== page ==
Foreign Affairs

Paul Ryan on restoring America as a world leader

Paul Ryan on restoring America as a world leader

Sometimes a speech can highlight important ideas without necessarily focusing on them.

For example, in an era of high unemployment and sluggish economic growth, foreign policy doesn’t seem relevant to most voters in 2012. But while highlighting his plans to revitalize the American economy, Republican vice presidential nominee Paul Ryan of Wisconsin also made some interesting points about foreign policy.

In Tampa, Ryan argued that America must be strong economically so that, among other priorities, the United States can provide international leadership in the cause of liberty. “Wherever men and women rise up for their own freedom, they will know that the American president is on their side,” Ryan declared. “Instead of managing American decline, leaving allies to doubt us and adversaries to test us, we will act in the conviction that the United States is still the greatest force for peace and liberty that this world has ever known.”

Ryan is simply exercising statesmanship. He recognizes that, in order to be strong abroad, the U.S. must also be fiscally sound at home. “If we fail to put our budget on a sustainable path, then we are choosing decline as a world power,” Ryan said in a speech to the Hamilton Society last year. “Years of ignoring the real drivers of our debt have left us with a profound structural problem. In the coming years, our debt is projected to grow to more than three times the size of our entire economy. This trajectory is catastrophic.”

Unfortunately, many will attempt to peg Ryan’s views as a “realist,” “neo-conservative,” or “non-interventionist.” Ryan’s approach, however, doesn’t fit neatly into today’s foreign policy camps. Instead, it echoes the founding fathers’ understanding of America’s role in the world and builds upon the best of the GOP foreign policy tradition.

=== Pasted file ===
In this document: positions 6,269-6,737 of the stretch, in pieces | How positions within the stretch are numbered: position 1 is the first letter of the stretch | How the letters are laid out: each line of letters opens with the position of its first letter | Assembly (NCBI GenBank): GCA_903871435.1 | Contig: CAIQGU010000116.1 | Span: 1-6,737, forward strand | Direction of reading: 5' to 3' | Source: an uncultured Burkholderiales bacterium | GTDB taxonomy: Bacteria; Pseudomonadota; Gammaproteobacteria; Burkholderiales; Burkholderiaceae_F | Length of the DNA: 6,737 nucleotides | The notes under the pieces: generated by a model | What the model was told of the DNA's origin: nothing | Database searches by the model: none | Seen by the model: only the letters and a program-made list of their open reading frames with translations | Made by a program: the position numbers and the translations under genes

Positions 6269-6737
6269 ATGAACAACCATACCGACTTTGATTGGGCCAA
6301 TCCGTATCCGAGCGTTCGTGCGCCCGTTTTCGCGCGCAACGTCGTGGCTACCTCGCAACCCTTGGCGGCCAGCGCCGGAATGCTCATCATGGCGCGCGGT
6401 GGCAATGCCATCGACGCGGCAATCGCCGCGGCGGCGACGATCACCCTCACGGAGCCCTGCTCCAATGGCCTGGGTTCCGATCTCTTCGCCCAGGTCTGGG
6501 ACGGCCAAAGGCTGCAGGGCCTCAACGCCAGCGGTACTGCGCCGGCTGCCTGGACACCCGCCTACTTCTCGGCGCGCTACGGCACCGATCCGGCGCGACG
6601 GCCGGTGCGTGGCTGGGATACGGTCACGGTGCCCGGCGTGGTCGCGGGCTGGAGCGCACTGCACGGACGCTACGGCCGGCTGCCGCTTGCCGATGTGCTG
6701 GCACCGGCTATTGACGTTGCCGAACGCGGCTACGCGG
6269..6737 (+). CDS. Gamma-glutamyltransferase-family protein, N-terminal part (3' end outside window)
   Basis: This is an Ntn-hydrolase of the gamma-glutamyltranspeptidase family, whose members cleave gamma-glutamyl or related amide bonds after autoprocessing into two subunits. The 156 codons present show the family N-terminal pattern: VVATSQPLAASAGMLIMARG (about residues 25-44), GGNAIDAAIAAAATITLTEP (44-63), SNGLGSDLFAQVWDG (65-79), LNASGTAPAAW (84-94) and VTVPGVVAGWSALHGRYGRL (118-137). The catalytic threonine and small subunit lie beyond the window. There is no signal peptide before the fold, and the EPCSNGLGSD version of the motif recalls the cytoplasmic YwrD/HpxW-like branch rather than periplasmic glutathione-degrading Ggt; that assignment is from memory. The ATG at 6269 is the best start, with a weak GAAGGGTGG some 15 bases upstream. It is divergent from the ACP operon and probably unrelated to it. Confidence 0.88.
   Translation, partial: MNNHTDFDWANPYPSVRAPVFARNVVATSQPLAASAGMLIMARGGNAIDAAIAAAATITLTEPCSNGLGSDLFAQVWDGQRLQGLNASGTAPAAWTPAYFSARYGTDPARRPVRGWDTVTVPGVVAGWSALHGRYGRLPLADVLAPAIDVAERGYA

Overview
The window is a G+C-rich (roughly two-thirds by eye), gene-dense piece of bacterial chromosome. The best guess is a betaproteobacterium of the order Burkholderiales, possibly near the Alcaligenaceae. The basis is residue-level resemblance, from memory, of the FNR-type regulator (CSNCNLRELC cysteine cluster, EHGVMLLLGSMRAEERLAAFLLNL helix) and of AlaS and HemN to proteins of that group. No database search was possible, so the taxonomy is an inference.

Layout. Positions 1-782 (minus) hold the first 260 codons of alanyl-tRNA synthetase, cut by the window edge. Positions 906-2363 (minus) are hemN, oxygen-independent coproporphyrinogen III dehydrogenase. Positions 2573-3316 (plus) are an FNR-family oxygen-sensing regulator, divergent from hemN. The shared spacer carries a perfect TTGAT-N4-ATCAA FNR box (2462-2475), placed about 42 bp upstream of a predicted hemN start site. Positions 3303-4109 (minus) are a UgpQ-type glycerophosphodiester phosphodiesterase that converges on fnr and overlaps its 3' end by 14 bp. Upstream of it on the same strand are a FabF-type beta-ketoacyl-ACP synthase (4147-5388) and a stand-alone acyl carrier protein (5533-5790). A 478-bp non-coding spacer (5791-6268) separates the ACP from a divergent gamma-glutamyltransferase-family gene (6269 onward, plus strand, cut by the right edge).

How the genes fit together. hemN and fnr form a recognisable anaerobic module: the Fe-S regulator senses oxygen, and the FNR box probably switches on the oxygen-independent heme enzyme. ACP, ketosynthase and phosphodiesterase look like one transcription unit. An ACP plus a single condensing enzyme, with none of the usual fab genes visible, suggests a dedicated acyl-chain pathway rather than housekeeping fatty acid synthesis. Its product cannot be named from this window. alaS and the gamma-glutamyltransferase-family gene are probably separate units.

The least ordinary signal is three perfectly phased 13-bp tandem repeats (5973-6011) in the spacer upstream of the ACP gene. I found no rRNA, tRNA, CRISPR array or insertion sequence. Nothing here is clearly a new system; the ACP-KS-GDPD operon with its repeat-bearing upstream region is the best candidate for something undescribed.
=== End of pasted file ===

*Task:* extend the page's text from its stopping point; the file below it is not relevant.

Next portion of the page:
It is principled and prudent, rejecting both interventionism and non-interventionism as determinative doctrines. It is strategically focused, recognizing the long-term U.S. interest in seeing greater political, economic, and religious freedom around the world. And it is aspirational, desiring—as the Founding Fathers did—to see liberty embraced by peoples around the world. It is also fiscally grounded, realizing that all things are not possible and U.S. foreign policy must therefore be strategically prioritized.

Representative Ryan has no direct foreign policy experience. Neither did Ronald Reagan. Yet as he has weighed federal spending priorities and helped to lead Congress’ exercise of its constitutional purse power, Ryan also seems to have been considering U.S. national security. Indeed, his place on the House Ways and Means Committee has given him an appreciation for economic freedom as a tool of American diplomacy.

“I am suggesting free trade is pro-human rights,” Ryan told  the Council on Foreign Relations in 2009. “[E]conomic liberty is a component of human rights, and advancing economic liberty by opening trade does the same thing.”

Ryan also sees a connection between America’s proper role in the world and the character of American liberty at home. “We must lead,” Ryan has previously stated, “and a central element of maintaining American leadership is the promotion of our moral principles –consistently and energetically–without being unrealistic about what is possible for us to achieve.” At the GOP convention, Ryan informed us of the character of those moral precepts: “We will not replace our founding principles. We will reapply our founding principles.”

If one believes the text of the Declaration of Independence about the nature of human rights, Ryan argues, “it causes you to recoil at the idea of persistent moral indifference toward any nation that stifles and denies liberty, no matter how friendly and accommodating its rulers are to American interests.” He also insists that America’s noble aspirations must be “tempered by a healthy humility about the extent of our power to control events in other regions.”

Such language suggests a grasp of statecraft uncommon even in today’s foreign policy wonk circles. He is able to clarify the comprehensive choice facing Americans in the twenty-first century: National decline or leadership? And he understands what’s at stake since, “today’s most dynamic and growing powers do not embrace basic principles that should be at the core of the international system.” Ryan’s words reflect an honest confidence that the American people tend to believe that their country is great and should be great because the United States represents exceptional and true principles, whether we’re focused on them at present or not.

Marion Smith writes about U.S. diplomatic history as graduate fellow in the B. Kenneth Simon Center for Principles and Politics at the Heritage Foundation.

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